"We are trying to promote it as heavily as we can to get the word out there that this service is available," he added. Among the vehicles Snyders is using: a direct-mail coupon pack with gift certificates good on the Web site only, a sweepstakes offering a year of free groceries, e-mail, and the retailer's print and radio advertising. The radio station also will give away groceries.
Mills sees the e-commerce program as a competitive advantage. "It's an opportunity to differentiate our stores. Wal-Mart is invading Oklahoma City. This is a test market for Wal-Mart with their saturation strategy of supercenters and Neighborhood Markets," he said. "They are building stores faster than we can blink our eyes.
"So we have to do something that is different from the competition to keep customers. We think a lot of customers are time-starved and busy, and this will be a viable option for them to make it easier to shop for groceries. It's the wave of the future, we think. Although we are not trying to reduce our customer count in our stores, we are trying to give customers another convenience for them to shop our stores.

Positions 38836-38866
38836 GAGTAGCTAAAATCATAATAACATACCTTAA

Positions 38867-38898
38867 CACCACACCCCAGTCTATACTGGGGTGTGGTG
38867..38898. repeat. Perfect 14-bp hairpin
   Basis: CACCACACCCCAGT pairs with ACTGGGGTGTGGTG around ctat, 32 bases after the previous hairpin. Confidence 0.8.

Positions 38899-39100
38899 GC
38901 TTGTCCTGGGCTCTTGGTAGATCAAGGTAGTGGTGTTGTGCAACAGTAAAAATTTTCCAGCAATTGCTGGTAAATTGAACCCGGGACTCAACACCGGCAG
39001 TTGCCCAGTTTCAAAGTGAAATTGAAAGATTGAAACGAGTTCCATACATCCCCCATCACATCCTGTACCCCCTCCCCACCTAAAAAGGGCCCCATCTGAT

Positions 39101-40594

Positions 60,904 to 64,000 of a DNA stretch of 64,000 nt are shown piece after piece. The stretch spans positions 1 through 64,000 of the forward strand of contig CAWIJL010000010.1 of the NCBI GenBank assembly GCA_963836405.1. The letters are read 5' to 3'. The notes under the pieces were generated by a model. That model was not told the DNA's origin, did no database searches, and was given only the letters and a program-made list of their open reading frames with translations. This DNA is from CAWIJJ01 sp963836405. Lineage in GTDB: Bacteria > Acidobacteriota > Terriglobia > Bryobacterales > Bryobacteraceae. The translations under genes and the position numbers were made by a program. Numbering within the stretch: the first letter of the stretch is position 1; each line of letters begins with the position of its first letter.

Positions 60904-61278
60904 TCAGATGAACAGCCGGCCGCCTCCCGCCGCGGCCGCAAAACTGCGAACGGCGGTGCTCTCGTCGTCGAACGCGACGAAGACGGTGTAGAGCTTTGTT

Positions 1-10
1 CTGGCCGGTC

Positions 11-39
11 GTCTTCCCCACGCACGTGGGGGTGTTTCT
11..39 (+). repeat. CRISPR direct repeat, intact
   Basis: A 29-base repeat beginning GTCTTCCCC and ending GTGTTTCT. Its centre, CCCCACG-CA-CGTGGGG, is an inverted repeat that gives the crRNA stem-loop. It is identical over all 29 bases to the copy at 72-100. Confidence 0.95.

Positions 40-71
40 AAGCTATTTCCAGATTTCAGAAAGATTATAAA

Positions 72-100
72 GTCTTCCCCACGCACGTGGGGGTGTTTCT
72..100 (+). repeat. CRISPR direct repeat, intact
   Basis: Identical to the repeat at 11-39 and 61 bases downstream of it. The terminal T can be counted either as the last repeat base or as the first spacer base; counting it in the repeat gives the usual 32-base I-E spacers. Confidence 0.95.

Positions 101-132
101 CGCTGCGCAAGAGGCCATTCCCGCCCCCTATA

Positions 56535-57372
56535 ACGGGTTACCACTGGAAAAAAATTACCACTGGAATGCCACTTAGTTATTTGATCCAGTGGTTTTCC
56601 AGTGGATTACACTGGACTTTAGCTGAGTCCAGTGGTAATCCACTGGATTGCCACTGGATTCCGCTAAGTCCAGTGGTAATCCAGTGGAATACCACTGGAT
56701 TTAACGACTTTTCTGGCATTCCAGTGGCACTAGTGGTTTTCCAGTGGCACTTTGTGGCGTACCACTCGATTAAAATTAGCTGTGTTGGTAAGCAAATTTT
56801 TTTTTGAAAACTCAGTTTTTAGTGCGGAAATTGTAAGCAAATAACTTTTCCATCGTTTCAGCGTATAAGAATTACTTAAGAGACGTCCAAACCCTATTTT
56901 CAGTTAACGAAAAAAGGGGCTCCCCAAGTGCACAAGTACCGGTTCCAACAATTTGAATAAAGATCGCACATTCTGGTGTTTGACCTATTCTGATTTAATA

"Although we are not the first on-line supermarket shopping solution in the market, our proven customer commitment will enable Snyders IGA to be the best offering to the Oklahoma City Market residents for years to come."
Jim Salmon's four-store Piggly Wiggly operation, based in Rome, Ga., counts Kroger, Super Kmart and Wal-Mart Supercenters among its competition. "We have found out how to compete successfully and our success depends on us knowing our customers," said Salmon, who is chief executive officer. "There is no question that they are increasingly sensitive to anything that will give them back time. We think that the on-line service we will provide through MyWebGrocer.com will meet that need in a manner that the big guys will have a hard time matching.
"After looking at a variety of services, we found that some were pretty impressive but were either not complete or focused on 'traditional grocery' activities such as selling pop-up ads and manufacturer's coupons. MyWebGrocer.com has studied consumers and their on-line needs more thoroughly than any other supplier and their solution is in touch with what consumers want."